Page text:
QUESTION: Can you give us a context in which it was mentioned? They brought it up?
MR. BOUCHER: The context of Mr. Taylor. The Nigerian Foreign Minister raised it and said, "We know about this."
QUESTION: Can we get the 2 million?
MR. BOUCHER: No.
QUESTION: Not that, okay.
MR. BOUCHER: No.
QUESTION: Is the Administration prepared yet -- this comes early -- to explain the kind of help that both the White House and the State Department yesterday said would be going to the new government in Georgia?
MR. BOUCHER: I don't think we're able to --
QUESTION: -- discuss specifics yet?
MR. BOUCHER: Yeah. No, I don't have specifics yet, but we are beginning work with a new government, want to begin work with them as soon as possible. Our Embassy is already in touch with the new government and with the parties in Georgia. We'll be sending an interagency team to Tbilisi the week of December 1st; that's next week. That team will discuss with them, with the interim government, how we can help them prepare for upcoming elections and work on other issues of critical importance to Georgia. The composition of the team, as well as exactly who's going to lead it, are yet to be confirmed.
We understand that today the Georgian parliament has set January 4th as the date for the presidential election. The parliament will meet again on November 27th to set a date for parliamentary elections.
You asked about U.S. assistance. Just to mention in passing that today, in fact, there was a delivery of an air shipment of $3 million worth of humanitarian medicines and medical supplies to Georgia. That's a program that's been ongoing since 1991, where we've been working with a private volunteer organization called "A Call to Serve International" to provide humanitarian assistance, especially to acute areas of need and high mountain areas.
U.S. manufacturers donate the medicines and supplies. I think that's just another example of the kind of ongoing and active support that we have of various kinds already for Georgia, and this team that goes out there will be looking with the interim government at how we can help them prepare for the immediate task that they have before them of holding the new elections.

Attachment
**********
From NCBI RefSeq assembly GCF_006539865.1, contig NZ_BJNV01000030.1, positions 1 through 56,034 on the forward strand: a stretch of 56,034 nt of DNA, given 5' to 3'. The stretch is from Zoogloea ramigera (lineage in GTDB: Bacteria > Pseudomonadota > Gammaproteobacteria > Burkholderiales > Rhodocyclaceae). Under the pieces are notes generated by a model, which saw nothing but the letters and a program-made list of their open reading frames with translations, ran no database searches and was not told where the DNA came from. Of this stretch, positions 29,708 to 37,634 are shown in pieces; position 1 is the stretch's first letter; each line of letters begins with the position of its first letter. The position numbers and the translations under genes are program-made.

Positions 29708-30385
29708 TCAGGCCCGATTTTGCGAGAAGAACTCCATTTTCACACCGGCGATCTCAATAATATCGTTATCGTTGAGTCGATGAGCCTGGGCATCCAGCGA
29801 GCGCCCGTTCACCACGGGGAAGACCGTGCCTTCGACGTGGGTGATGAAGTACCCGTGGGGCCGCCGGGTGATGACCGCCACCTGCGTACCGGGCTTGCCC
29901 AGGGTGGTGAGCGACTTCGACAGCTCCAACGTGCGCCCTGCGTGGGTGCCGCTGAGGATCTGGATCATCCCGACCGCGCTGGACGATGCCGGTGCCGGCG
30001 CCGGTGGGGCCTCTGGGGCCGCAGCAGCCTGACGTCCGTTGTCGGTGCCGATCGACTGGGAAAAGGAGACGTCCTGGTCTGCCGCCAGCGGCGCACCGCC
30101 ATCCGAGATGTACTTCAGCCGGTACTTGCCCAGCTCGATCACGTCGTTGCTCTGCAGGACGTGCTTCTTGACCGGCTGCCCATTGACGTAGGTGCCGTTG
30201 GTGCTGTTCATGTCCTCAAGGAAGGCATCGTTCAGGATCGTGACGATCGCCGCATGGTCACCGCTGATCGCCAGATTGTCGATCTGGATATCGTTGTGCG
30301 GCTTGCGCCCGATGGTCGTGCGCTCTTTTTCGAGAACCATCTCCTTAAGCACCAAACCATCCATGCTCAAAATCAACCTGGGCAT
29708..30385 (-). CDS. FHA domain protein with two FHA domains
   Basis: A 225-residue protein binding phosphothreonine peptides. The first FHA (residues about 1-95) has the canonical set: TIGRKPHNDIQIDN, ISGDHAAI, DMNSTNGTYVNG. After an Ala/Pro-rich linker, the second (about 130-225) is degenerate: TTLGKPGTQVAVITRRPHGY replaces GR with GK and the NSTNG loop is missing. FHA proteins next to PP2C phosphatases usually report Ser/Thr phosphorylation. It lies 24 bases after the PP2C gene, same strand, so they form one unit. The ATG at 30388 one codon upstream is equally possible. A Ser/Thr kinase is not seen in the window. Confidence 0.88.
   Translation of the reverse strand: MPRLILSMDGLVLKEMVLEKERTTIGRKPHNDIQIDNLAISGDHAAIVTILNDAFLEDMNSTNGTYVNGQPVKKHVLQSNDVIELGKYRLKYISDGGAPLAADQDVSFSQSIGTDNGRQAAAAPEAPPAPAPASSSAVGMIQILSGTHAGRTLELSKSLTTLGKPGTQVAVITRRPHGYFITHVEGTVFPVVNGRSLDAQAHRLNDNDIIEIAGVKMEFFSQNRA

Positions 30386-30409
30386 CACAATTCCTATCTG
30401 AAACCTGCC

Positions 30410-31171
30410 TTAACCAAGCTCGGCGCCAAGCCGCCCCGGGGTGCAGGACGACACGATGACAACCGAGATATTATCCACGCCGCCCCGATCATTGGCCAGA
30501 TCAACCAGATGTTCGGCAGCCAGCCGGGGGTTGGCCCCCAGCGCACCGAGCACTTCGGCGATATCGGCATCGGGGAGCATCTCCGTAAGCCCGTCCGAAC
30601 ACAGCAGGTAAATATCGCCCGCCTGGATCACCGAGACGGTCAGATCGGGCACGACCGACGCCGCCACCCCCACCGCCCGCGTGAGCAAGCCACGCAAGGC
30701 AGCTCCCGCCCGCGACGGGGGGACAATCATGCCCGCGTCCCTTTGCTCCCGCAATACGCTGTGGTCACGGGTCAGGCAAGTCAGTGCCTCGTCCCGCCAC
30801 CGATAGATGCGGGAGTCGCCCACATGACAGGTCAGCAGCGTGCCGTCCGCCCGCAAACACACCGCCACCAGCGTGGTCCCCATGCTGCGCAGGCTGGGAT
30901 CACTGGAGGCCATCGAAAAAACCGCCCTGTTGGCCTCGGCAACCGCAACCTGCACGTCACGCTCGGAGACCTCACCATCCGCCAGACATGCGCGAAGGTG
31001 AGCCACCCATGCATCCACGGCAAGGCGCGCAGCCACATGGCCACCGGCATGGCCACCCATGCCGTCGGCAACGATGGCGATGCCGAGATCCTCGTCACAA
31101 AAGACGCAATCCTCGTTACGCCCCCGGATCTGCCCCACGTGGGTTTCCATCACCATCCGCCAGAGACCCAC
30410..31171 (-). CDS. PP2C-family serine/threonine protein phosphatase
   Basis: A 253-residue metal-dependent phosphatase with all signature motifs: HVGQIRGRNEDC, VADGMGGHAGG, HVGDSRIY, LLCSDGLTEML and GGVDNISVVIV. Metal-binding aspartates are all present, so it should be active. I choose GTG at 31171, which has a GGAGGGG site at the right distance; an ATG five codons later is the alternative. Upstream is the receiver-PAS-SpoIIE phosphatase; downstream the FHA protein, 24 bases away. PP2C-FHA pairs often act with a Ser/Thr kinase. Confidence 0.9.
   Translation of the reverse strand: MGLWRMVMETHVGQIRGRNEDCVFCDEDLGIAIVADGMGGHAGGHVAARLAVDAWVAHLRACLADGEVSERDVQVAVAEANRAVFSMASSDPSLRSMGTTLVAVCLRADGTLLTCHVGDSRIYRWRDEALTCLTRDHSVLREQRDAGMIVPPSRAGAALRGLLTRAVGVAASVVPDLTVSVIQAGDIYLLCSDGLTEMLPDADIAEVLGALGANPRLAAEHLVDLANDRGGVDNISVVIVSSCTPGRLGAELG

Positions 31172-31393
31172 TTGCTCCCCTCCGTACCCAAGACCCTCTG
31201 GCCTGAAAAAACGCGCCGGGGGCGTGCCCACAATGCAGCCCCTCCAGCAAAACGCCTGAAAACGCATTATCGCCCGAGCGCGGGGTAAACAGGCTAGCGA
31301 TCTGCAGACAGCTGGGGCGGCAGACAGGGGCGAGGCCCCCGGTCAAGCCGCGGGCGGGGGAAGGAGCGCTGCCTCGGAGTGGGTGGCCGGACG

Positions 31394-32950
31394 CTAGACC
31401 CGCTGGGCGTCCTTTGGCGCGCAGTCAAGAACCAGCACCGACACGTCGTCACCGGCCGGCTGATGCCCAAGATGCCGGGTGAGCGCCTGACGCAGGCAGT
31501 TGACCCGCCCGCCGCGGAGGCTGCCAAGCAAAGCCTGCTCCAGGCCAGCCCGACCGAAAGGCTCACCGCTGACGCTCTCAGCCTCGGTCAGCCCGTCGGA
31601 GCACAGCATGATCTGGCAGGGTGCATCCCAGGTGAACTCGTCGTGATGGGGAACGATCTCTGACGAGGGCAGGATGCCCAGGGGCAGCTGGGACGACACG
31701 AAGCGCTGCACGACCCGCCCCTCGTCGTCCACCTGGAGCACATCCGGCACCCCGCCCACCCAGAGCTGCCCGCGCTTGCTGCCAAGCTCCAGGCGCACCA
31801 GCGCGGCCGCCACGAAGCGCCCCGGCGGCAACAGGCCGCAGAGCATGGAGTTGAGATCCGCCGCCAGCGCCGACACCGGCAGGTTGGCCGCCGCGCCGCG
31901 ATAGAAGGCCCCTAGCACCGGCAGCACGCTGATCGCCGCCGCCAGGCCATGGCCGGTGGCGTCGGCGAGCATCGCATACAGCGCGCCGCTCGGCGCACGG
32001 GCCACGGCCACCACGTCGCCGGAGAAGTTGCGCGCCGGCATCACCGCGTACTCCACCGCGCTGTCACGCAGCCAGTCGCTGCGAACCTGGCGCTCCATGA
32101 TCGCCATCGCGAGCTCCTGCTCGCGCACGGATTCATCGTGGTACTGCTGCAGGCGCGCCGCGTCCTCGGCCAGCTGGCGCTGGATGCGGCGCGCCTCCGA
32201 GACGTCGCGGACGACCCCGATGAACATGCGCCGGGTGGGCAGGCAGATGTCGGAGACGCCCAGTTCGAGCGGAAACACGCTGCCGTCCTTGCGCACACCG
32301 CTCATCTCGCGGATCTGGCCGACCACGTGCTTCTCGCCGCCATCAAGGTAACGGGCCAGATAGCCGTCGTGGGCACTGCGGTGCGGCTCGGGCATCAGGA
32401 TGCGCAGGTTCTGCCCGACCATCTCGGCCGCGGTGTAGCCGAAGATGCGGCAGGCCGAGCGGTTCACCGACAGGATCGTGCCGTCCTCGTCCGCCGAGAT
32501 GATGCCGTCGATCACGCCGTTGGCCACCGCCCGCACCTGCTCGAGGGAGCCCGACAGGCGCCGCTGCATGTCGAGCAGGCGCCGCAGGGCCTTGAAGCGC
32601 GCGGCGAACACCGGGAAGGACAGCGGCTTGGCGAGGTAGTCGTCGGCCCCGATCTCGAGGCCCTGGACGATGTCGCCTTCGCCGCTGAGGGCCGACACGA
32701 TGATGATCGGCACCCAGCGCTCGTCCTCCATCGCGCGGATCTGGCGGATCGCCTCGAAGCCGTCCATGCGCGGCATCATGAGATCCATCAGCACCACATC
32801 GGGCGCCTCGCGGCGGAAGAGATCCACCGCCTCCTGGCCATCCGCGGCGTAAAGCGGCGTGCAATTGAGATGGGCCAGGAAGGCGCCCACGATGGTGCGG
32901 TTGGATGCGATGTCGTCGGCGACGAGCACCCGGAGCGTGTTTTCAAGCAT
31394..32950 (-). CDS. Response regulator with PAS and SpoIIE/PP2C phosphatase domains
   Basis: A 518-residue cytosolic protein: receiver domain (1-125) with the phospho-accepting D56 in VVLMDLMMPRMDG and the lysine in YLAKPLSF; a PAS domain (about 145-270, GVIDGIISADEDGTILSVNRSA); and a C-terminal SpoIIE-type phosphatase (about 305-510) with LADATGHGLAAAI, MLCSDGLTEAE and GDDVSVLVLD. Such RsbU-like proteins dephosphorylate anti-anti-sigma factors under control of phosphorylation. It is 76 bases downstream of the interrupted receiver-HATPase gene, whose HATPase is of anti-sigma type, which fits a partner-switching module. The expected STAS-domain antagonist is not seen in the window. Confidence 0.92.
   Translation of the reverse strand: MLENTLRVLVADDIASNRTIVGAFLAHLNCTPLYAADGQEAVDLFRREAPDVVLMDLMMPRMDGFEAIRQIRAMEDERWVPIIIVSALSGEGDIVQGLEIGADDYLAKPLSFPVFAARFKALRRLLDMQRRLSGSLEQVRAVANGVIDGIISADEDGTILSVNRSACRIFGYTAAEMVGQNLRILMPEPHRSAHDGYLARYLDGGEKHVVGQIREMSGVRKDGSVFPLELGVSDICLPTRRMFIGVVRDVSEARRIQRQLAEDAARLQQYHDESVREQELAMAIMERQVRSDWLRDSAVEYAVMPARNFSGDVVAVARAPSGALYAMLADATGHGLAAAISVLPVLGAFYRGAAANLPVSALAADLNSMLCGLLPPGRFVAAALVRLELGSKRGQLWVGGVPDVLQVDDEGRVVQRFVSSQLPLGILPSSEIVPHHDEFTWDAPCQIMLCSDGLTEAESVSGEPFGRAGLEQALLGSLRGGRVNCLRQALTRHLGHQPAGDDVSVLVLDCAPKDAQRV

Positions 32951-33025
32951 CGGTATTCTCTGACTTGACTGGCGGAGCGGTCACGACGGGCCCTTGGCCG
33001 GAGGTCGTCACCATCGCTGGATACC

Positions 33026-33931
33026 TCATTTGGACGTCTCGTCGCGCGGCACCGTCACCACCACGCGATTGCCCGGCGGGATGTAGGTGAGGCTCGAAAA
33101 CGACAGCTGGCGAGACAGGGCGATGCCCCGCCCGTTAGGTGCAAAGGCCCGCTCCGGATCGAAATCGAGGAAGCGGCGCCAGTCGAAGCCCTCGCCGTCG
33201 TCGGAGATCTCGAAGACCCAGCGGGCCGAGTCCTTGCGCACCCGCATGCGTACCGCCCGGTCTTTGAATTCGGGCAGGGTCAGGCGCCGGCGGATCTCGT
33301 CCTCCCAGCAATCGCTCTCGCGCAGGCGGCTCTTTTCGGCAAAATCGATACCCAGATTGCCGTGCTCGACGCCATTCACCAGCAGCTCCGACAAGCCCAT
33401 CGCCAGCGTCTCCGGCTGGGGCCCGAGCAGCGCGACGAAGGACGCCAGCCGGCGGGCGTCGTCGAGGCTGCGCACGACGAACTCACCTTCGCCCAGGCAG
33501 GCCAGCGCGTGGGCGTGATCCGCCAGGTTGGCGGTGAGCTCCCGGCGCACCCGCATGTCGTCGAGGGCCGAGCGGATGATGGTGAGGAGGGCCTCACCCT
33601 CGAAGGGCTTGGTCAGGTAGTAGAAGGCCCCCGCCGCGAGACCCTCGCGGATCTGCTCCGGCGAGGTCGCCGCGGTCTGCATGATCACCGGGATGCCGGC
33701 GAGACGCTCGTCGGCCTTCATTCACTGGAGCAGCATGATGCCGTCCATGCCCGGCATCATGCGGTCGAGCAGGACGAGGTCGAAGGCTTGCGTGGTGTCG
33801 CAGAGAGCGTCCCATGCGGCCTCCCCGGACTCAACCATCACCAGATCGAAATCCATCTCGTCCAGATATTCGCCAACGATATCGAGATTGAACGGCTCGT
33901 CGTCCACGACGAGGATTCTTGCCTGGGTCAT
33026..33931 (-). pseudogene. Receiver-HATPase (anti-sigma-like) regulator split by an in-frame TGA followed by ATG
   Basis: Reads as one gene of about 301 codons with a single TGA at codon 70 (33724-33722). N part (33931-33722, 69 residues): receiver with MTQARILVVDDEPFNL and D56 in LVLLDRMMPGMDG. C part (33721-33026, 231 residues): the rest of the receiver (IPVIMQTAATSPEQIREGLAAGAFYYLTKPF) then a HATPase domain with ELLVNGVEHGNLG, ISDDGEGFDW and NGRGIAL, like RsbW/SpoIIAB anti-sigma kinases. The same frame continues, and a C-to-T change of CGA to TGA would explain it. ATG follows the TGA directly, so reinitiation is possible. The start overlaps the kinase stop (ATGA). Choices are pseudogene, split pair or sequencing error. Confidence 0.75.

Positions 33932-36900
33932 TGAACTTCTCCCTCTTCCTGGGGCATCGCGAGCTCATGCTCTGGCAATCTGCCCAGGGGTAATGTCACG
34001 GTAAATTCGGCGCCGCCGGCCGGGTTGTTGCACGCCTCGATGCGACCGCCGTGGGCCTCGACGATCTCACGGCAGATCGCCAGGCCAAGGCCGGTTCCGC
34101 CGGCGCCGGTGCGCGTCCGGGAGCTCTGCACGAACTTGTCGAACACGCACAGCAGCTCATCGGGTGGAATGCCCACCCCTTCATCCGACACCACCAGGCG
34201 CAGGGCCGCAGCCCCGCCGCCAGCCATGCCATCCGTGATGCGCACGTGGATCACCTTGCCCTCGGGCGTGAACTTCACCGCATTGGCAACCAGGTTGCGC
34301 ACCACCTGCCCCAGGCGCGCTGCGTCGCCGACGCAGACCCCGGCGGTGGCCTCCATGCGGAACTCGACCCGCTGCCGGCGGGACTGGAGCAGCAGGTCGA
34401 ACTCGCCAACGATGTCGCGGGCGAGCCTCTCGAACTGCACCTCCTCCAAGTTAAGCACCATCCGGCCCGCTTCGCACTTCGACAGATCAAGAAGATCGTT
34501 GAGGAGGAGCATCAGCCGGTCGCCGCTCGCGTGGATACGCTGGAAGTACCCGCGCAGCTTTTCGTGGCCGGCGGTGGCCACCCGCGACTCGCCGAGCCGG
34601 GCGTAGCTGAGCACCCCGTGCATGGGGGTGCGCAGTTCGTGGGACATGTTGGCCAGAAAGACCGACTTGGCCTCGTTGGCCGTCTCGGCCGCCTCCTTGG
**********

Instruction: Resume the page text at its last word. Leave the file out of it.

QUESTION: Excuse me, you said elections a couple of times. That isn't the only subject though, is it? I mean --
MR. BOUCHER: No. We'll discuss the full range of relationships and how we can help them develop as a democracy.
QUESTION: How about the pipeline? That's of some interest to American oil companies.
MR. BOUCHER: I'm sure that kind of thing gets discussed, but we've already seen some basic statements, I think, from the interim administration in Georgia, that they're not making any particular changes in their foreign policy, so we have to assume that their positions on those things remain the same.
QUESTION: Thank you.
MR. BOUCHER: Steve.
QUESTION: Iraq. The Governing Council of Iraq submitted a suggestion for a resolution last night at the United Nations. The first question is, what is the United States' understanding of the timing for that resolution, because there are some who read it in Arabic who said it may be that their request is not for one until next year.
And second, of course, is, what is our view of that? Are we supportive?
MR. BOUCHER: Some of these questions, you'd need to address the Governing Council. It was their letter, it was their statement, and they'll have to explain what they consider the appropriate timing for some kind of UN resolution. As you know, we ourselves have talked about that. I don't think, from the people, from the version that I read and the people I've talked to, that the letter, in fact, does specify what kind of timing they would look for in a resolution or what kind of resolution might be contemplated.
As the Secretary indicated, our position is we'll make that judgment as we move forward. So that's something we would look at.
I think the first question that is being looked at, needs to be looked at, is to study the letter and meet with other members of the Security Council. There will be meetings next week for consultations. The letter itself refers to the Security Council's call for timetable and a program. That call was in Resolution 1511. So they -- first, the Council has to look at it and decide, I guess, to accept it, as the fulfillment of that requirement.
And then, as far as some eventual resolution, I think that remains a matter that needs to be explored with the Council and -- with the Governing Council, and eventually with the Security Council, at the appropriate time.
QUESTION: Doesn't the Governing Council consult, or the Coalition Authority, on such a thing? Doesn't the United States or the coalition offer its opinion or -- about such a thing before it is submitted? I mean, they aren't yet the --
MR. BOUCHER: The letter, as I understand it, basically embodies the understandings that were, in fact, worked out with some detail between the Coalition Authority and the Governing Council. So, yes, we consulted extensively with them on the substance of the letter and the arrangements that will be made to move forward politically in Iraq. That's the substance of the letter.
As far as the exact text of, I think, some of the cover notes and things, we may -- we certainly do consult with them about a lot of things. I don't think we actually write the text for them, leave it to them to decide to -- how they want to first put forward some of these things.
QUESTION: And may I ask a second question on the -- about the Governing Council, with the permission of my colleagues?
The Council's -- the reports out of Baghdad that members of the Council, some very influential members, want the Council to continue in power in some fashion after the government is set up toward the middle of next year. Does the United States have a view about that?